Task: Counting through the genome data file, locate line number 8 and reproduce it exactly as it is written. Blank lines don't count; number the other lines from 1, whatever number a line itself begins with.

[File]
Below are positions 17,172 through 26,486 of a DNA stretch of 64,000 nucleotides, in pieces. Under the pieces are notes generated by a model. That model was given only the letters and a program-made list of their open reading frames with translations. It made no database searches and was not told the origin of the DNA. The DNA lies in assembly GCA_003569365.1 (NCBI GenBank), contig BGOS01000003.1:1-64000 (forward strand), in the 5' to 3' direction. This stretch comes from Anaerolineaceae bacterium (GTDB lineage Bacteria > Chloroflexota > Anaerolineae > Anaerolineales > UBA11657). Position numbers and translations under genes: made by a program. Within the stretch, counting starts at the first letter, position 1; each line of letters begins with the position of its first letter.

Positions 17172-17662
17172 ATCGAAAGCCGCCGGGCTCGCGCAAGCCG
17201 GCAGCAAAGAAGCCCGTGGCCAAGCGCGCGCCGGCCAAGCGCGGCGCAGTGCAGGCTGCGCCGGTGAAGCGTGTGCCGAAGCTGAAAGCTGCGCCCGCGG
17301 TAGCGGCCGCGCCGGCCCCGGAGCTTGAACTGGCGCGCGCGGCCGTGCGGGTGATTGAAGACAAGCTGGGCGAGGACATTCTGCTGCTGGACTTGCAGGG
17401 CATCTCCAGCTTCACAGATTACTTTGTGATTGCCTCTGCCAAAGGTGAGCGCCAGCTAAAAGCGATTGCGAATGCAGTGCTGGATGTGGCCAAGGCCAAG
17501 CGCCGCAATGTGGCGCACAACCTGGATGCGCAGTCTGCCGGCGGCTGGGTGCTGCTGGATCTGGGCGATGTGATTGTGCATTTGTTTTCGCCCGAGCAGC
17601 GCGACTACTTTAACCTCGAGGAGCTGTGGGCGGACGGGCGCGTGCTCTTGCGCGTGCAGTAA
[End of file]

17601 GCGACTACTTTAACCTCGAGGAGCTGTGGGCGGACGGGCGCGTGCTCTTGCGCGTGCAGTAA